To Begin With, the Sweet Grass
Will the hungry ox stand in the field and not eat
of the sweet grass?
Will the owl bite off its own wings?
Will the lark forget to lift its body in the air or
forget to sing?
Will the rivers run upstream?
Behold, I say—behold
the reliability and the finery and the teachings
of this gritty earth gift.
Eat bread and understand comfort.
Drink water, and understand delight.
Visit the garden where the scarlet trumpets
are opening their bodies for the hummingbirds
who are drinking the sweetness, who are
For one thing leads to another.
Soon you will notice how stones shine underfoot.
Eventually tides will be the only calendar you believe in.
And someone’s face, whom you love, will be as a star
both intimate and ultimate,
and you will be both heart-shaken and respectful.
And you will hear the air itself, like a beloved, whisper:
oh, let me, for a while longer, enter the two
beautiful bodies of your lungs.
The witchery of living
is my whole conversation
with you, my darlings.
All I can tell you is what I know.
Look, and look again.
This world is not just a little thrill for the eyes.
It’s more than bones.
It’s more than the delicate wrist with its personal pulse.
It’s more than the beating of the single heart.
It’s giving until the giving feels like receiving.
You have a life—just imagine that!
You have this day, and maybe another, and maybe
~ Mary Oliver (you can read the rest of this poem here).
We have been discussing the subject of love in Gita class. When I look back on my notes, I realize that we have been discussing love all along. Maybe I knew that, somewhere inside. It’s an interesting and extensive subject. Love. How do you define it? What IS love, really? What is your experience of love? Is loved defined differently throughout your relationships?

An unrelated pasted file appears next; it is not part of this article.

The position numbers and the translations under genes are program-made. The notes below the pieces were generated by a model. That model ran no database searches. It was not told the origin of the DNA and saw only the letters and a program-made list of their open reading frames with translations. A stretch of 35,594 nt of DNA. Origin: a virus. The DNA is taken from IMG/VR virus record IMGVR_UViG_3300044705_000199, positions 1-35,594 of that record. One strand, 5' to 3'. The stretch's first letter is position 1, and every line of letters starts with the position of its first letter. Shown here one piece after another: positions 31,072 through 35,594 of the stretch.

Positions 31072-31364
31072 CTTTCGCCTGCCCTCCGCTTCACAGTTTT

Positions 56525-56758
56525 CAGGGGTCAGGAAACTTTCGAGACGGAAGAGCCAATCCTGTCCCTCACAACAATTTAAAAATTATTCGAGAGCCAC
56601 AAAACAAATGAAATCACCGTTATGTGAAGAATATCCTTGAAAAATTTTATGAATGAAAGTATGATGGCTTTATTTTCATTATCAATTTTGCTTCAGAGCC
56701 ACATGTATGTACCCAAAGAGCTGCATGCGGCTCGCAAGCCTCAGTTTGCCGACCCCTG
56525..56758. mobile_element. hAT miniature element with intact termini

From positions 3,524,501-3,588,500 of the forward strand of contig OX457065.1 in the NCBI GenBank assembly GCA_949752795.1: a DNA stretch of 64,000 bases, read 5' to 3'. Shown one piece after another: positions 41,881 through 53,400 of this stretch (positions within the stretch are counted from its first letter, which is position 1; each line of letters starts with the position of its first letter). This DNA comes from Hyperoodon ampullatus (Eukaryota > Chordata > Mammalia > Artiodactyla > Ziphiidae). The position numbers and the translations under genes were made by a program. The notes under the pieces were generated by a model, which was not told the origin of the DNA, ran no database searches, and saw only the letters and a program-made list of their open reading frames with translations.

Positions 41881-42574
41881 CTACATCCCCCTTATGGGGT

While I was pondering so many interesting questions about love, summer and the solstice arrived. We’ve cycled through a new moon and a full moon, and I keep forgetting to come here and write. I start posts in my head. I take photographs and think about sharing some of them along with the stories of what is happening here on the ranch as the days have grown longer (and now, in reverse, they will begin to grow shorter but that’s hardly noticeable right now). What happens, though, is I end up writing about why I’m not writing and then think, “Bah! Who wants to read that?” Wouldn’t you rather read about love and wisdom?
Ah well, maybe not. Maybe you’d rather read about rabbits and deer and a daylily lit up by a sunbeam.
We’ve been through one heatwave, had the relief of a lovely cool down, and now we’re entering another round of heat and oppressive humidity. It is summer, after all, and who would expect anything other than heat and humidity? It doesn’t feel right to whine about what we’re experiencing here on the east coast when the northwestern U.S. is under a heat dome and parts are literally on fire.
Our gardens continue to grow. We’ve moved from what I think of as the Yellow Season (of buttercups and dandelions) into the Orange Season (of daylilies and trumpet flowers). We have a bonanza of blueberries this year. And, there has been some deer drama in the vegetable garden. It began about ten days ago with this little one:
Mama Deer somehow decided that of all the places around here, our vegetable garden was a good and safe place to leave her baby while she spent the day foraging for food. M and I discovered the fawn in the morning when we went out to work in the flower garden. We had plans to work in the veggie garden, too, but scrapped that idea because we didn’t want to panic the baby. Let sleeping fawns lie, so to speak, and hope that the mama comes back soon. Well, soon was later. Mama arrived back at the garden in the evening and on the wrong side of things, where there is no opening for the fawn to leave the garden and join her. After a tense fifteen minutes or so of watching the fawn try to figure out how to reunite with her mother, the mama deer finally came around towards the gate. The fawn ran out to her, nursed, and then they went on their merry way. M worked on the gate to the garden the next day. Our concern was not that the fawn would eat up all the veggies, but that she would get stuck in the chicken wire that runs along the inside of the wooden fence which is designed to keep Thumper and friends (the rabbits) out.
The rabbits, by the way, are having a very good year when it comes to breeding. You can look out any window of the house at any given time and spot at least six to ten rabbits. Seriously. We are overrun. A hawk discovered our burgeoning population and flew in recently. I suspect that will help decrease the population.